Palestinian Militants: Held Israeli OK
Tuesday, January 9, 2007; 1:37 PM
GAZA CITY, Gaza Strip -- One of the Palestinian militant groups that captured an Israeli soldier last summer said Tuesday that the serviceman is in "good health," the first time it has given details about his condition.
But Abu Mujahid, spokesman for the Palestinian Resistance Committees, said Cpl. Gilad Shalit would not be freed until Israel gives in to demands to release more than 1,000 Palestinian prisoners.
"Gilad Shalit is in good health and is being treated according to Islamic standards of dealing with prisoners of war," he said. "He has been in custody for 6 1/2 months and we are ready to keep him for years, so long as our demands are not met."
He did not elaborate on the "Islamic standards" of treating a prisoner, nor did he offer any proof about Shalit's condition.
The PRC was one of three militant groups linked to the Islamic militant group Hamas that tunneled into Israel from the Gaza Strip on June 25 and captured Shalit. The abduction triggered a five-month Israeli offensive in Gaza, but Shalit has not been publicly seen or heard from since his capture.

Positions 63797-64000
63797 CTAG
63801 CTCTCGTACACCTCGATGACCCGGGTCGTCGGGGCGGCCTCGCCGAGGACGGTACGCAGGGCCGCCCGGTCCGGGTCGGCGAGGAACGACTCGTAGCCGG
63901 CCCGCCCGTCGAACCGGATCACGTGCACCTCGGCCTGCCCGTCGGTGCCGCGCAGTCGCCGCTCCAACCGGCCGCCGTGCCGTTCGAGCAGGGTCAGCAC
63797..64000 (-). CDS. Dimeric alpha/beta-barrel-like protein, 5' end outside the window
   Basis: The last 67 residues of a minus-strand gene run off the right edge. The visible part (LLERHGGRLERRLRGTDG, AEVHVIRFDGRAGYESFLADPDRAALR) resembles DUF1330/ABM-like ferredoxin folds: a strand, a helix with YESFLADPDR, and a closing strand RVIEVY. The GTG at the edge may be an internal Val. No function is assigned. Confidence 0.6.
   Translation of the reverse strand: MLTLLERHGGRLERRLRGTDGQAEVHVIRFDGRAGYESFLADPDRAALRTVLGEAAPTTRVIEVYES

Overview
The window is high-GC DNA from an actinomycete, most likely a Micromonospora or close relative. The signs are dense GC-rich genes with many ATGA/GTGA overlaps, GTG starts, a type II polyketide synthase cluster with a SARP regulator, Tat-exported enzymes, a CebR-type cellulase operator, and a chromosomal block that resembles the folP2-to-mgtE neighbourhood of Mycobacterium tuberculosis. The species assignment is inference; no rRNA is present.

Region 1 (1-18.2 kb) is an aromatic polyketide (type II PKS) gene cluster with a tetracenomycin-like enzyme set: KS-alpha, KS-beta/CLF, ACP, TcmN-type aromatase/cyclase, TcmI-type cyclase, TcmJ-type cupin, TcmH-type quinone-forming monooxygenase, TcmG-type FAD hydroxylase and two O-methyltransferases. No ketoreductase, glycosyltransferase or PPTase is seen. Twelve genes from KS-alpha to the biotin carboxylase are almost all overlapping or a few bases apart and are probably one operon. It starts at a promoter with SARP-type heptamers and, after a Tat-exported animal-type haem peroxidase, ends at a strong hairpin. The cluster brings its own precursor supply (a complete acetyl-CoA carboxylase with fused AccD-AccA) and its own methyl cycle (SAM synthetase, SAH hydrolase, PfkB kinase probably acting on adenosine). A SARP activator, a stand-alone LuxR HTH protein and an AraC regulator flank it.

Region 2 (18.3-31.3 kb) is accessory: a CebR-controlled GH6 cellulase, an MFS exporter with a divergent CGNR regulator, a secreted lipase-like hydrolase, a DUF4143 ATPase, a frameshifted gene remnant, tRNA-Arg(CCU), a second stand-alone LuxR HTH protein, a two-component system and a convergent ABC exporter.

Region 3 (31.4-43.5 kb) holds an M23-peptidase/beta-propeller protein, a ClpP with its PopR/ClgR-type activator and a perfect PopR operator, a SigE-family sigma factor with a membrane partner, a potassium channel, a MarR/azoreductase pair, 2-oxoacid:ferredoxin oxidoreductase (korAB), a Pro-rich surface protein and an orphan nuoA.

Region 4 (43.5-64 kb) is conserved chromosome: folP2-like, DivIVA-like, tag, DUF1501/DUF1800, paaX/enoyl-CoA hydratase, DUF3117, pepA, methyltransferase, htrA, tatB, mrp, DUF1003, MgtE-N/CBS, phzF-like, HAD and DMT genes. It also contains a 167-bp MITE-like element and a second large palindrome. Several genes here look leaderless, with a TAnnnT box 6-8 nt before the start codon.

Israeli Prime Minister Ehud Olmert has said he is prepared to release some of the more than 9,000 Palestinian prisoners Israel is holding, but only after Shalit returns home. Egypt has been trying to mediate a deal, and during a recent trip to Israel, the Egyptian foreign minister said Shalit is still alive.
Abu Mujahid said the militants' haven't softened their demand for the release of 1,000 prisoners, as well as all women, elderly and minors being held by Israel. "These demands won't change, in a day or two or a month or a year," he said.
Israel and the Palestinians agreed to a truce in Gaza in late November, just as internal Palestinian tensions erupted into violence.
More than 30 people have been killed in factional violence between Hamas and Fatah in the past month, including a Hamas militant who died Tuesday from wounds sustained in fighting last week, medical officials said.
The rival Palestinian groups have been locked in a power struggle since the Islamist Hamas defeated the more moderate Fatah in parliamentary elections last year. Hamas controls the legislature and most government functions, while Fatah holds the powerful presidency.
Palestinian President Mahmoud Abbas favors peace talks with Israel, while Hamas rejects the Jewish state's right to exist.
Abbas tried for months to persuade Hamas to join Fatah in a more moderate unity government, but negotiations collapsed in late November, touching off the latest round of infighting. He hopes a more moderate government could induce the West and Israel to lift crippling economic sanctions on the Palestinian Authority.